Although the panel is surely correct in its legal holding that a district court has inherent authority to appoint counsel for a criminal defendant, no federal court has ever approved the exercise of this power in circumstances that even approximate the factual context of this appeal. I note that the district court's order was not premised upon evidence that the defendant, Anthony Accetturo, is attempting to delay or to derail his trial. See United States v. Bentvena, 319 F.2d 916 (2d Cir.), cert. denied sub nom. Ormento v. United States, 375 U.S. 940 (1963); Lee v. United States, 235 F.2d 219 (D.C. Cir. 1956). Everyone agrees, rather, that it is simply a tragic fortuity that terminal cancer has struck his attorney, Milton Ferrell, Sr. There is also no evidence that Accetturo desires the representation of Matthew P. Boylan, Esq., the attorney whom Judge Ackerman has drafted into service to replace Ferrell. Cf. United States v. Koblitz, 803 F.2d 1523 (11th Cir. 1986) (client, not counsel, is responsible in the first instance for finding substitute counsel). The record does explicitly indicate, by contrast, that Boylan entered an expressly limited appearance to handle discrete pretrial matters,*fn2 that he has never served as Accetturo's trial counsel, see United States v. Badalamenti, No. SS 84 Cr. 236 (PNL), 1986 WL 10718 (S.D.N.Y. Sept. 22, 1986), and that he was not deputized by the district court to defend an indigent client. See Williamson v. Vardeman, 674 F.2d 1211 (8th Cir. 1982); United States v. Dillon, 346 F.2d 633 (9th Cir. 1965), cert. denied, 382 U.S. 978 (1966). In sum, every previous decision that is cited in the panel's opinion grew out of a factual setting that differs significantly from the one that we confront.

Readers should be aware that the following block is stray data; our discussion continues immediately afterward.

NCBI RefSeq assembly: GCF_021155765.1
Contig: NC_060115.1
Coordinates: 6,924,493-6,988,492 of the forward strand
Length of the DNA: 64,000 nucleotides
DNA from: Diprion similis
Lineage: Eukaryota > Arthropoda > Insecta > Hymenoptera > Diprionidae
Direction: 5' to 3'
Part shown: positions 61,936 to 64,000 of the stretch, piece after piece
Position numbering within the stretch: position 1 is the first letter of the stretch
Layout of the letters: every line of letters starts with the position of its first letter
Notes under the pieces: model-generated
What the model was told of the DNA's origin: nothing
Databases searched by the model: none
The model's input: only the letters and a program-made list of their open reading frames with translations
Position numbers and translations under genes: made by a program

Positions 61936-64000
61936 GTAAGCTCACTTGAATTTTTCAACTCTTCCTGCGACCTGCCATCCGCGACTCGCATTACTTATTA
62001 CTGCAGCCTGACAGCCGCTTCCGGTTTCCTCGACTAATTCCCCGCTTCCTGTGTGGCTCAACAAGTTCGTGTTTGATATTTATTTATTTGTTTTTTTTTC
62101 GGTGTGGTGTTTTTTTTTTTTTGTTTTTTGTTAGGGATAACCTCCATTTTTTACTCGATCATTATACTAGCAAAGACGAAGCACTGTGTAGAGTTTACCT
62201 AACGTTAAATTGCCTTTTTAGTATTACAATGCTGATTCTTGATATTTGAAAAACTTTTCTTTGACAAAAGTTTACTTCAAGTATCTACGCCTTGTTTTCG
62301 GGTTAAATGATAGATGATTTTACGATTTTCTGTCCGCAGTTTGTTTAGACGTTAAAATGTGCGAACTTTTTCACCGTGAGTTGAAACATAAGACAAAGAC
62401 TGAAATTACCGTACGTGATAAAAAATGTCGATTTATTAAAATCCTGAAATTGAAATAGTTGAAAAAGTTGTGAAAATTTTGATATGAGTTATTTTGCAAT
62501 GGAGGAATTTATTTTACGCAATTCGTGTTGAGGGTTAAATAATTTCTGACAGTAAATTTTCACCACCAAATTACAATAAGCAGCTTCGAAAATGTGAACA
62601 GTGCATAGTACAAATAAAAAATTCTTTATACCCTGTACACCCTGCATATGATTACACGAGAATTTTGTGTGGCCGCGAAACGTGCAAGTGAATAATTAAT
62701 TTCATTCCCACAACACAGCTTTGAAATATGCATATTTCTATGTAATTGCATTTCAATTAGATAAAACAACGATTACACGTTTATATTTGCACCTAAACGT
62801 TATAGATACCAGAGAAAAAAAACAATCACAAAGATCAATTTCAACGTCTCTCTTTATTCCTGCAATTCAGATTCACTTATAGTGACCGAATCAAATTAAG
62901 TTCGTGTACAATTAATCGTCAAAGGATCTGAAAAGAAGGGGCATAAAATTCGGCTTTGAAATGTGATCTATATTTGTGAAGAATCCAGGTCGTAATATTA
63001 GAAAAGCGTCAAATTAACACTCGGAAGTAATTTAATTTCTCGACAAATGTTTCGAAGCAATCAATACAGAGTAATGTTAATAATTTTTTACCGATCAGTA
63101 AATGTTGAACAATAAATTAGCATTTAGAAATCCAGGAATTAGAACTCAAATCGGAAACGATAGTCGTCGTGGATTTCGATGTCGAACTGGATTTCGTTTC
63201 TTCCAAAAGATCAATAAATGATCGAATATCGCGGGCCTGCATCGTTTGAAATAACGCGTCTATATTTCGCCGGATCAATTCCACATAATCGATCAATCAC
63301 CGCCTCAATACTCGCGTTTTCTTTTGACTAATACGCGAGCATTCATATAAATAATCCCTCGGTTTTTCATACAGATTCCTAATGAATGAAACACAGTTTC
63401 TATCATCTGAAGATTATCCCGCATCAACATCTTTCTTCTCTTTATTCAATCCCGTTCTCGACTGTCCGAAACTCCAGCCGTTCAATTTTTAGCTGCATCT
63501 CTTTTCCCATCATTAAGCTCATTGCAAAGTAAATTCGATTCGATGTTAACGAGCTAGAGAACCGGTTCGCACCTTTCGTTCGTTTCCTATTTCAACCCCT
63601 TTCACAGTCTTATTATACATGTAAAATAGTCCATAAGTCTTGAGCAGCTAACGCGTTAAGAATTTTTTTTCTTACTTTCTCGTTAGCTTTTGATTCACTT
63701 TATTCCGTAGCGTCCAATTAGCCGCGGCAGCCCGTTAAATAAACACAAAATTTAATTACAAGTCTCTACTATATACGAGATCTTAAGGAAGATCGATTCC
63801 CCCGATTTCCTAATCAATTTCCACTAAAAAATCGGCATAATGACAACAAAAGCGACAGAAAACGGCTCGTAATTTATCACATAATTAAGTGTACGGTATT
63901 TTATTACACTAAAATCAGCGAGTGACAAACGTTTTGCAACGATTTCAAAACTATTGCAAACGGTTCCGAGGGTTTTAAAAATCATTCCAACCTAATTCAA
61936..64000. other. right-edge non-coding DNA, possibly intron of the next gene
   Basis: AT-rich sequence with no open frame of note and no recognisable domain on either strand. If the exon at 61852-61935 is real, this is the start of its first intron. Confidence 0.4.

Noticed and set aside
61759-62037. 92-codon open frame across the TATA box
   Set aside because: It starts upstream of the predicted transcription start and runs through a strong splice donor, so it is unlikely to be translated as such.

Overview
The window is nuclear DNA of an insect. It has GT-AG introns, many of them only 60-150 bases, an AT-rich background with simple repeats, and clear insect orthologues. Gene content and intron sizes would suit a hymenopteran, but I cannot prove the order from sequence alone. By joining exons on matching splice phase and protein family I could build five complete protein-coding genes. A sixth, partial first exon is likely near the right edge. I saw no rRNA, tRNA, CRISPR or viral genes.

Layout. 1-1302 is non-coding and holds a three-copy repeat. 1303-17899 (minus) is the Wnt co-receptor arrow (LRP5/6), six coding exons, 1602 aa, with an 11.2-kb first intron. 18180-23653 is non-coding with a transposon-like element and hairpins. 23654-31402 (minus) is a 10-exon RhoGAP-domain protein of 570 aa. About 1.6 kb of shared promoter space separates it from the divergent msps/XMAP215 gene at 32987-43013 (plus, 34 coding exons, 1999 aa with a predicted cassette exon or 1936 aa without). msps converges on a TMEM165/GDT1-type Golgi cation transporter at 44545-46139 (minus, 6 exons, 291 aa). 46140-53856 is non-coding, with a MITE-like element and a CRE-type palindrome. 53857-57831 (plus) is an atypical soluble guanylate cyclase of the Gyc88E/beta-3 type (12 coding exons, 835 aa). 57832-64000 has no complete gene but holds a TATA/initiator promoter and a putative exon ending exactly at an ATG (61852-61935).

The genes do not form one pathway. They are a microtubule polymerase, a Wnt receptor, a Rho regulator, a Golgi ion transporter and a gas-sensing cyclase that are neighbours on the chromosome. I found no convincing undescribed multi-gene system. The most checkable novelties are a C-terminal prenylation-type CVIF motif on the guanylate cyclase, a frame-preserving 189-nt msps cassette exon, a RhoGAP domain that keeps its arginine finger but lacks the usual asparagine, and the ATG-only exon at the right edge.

I believe there is nothing to be gained by suggesting that the affirmance of Judge Ackerman's order compelling Boylan to take over Accetturo's representation is not something completely different from every previous appellate decision that has gone before. In particular, two of the issues raised by the rehearing petition cause me great concern. First, Boylan and his firm note that a district court's inherent power to compel legal representation presupposes some prior showing that the criminal defendant whose defense is in question is otherwise unable to obtain counsel. See Powell v. Alabama, 287 U.S. 45, 71 (1932) ("All that it is necessary now to decide, as we do decide, is that in a capital case, where the defendant is unable to employ counsel, and is incapable adequately of making his [or her] own defense . . ., it is the duty of the court, whether requested or not, to assign counsel for him [or her] as a necessary requisite of due process of law . . . .") (emphasis added). While the failure of the district court to make any such finding raises a serious possibility that its order compelling Boylan to represent Accetturo was an abuse of discretion, the panel opinion does not address this issue.*fn3 Second, and related, the record evidence indicating that Accetturo, at the time the district court entered its order, had the ability to obtain representation (and, indeed, that he has succeeded in doing so, at least for the purpose of arguing his severance motion, see supra note 3), makes it even more likely that the order against Boylan and his firm was an abuse of district court discretion; this argument also was not addressed by the panel.